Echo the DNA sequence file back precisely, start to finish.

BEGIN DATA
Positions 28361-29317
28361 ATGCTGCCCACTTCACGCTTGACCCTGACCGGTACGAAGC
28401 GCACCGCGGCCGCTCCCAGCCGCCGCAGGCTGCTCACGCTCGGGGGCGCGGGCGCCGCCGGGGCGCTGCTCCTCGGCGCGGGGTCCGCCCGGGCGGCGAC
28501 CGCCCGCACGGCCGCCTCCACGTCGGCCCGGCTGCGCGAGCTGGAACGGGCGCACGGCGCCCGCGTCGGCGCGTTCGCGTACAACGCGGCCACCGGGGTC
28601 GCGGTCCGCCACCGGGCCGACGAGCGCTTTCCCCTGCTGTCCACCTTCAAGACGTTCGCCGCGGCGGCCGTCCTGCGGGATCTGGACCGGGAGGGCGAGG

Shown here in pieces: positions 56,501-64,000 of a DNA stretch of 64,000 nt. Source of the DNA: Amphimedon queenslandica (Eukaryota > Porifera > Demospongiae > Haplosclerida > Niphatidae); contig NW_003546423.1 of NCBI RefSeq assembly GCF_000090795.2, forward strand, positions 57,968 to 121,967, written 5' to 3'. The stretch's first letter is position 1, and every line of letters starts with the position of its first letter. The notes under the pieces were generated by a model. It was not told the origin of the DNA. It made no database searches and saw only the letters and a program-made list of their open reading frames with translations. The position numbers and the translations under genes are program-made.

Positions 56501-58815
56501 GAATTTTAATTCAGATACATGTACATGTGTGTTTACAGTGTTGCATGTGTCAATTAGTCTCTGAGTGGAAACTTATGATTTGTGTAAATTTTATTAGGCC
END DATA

Positions 28361-29317
28361 ATGCTGCCCACTTCACGCTTGACCCTGACCGGTACGAAGC
28401 GCACCGCGGCCGCTCCCAGCCGCCGCAGGCTGCTCACGCTCGGGGGCGCGGGCGCCGCCGGGGCGCTGCTCCTCGGCGCGGGGTCCGCCCGGGCGGCGAC
28501 CGCCCGCACGGCCGCCTCCACGTCGGCCCGGCTGCGCGAGCTGGAACGGGCGCACGGCGCCCGCGTCGGCGCGTTCGCGTACAACGCGGCCACCGGGGTC
28601 GCGGTCCGCCACCGGGCCGACGAGCGCTTTCCCCTGCTGTCCACCTTCAAGACGTTCGCCGCGGCGGCCGTCCTGCGGGATCTGGACCGGGAGGGCGAGG

Shown here in pieces: positions 56,501-64,000 of a DNA stretch of 64,000 nt. Source of the DNA: Amphimedon queenslandica (Eukaryota > Porifera > Demospongiae > Haplosclerida > Niphatidae); contig NW_003546423.1 of NCBI RefSeq assembly GCF_000090795.2, forward strand, positions 57,968 to 121,967, written 5' to 3'. The stretch's first letter is position 1, and every line of letters starts with the position of its first letter. The notes under the pieces were generated by a model. It was not told the origin of the DNA. It made no database searches and saw only the letters and a program-made list of their open reading frames with translations. The position numbers and the translations under genes are program-made.

Positions 56501-58815
56501 GAATTTTAATTCAGATACATGTACATGTGTGTTTACAGTGTTGCATGTGTCAATTAGTCTCTGAGTGGAAACTTATGATTTGTGTAAATTTTATTAGGCC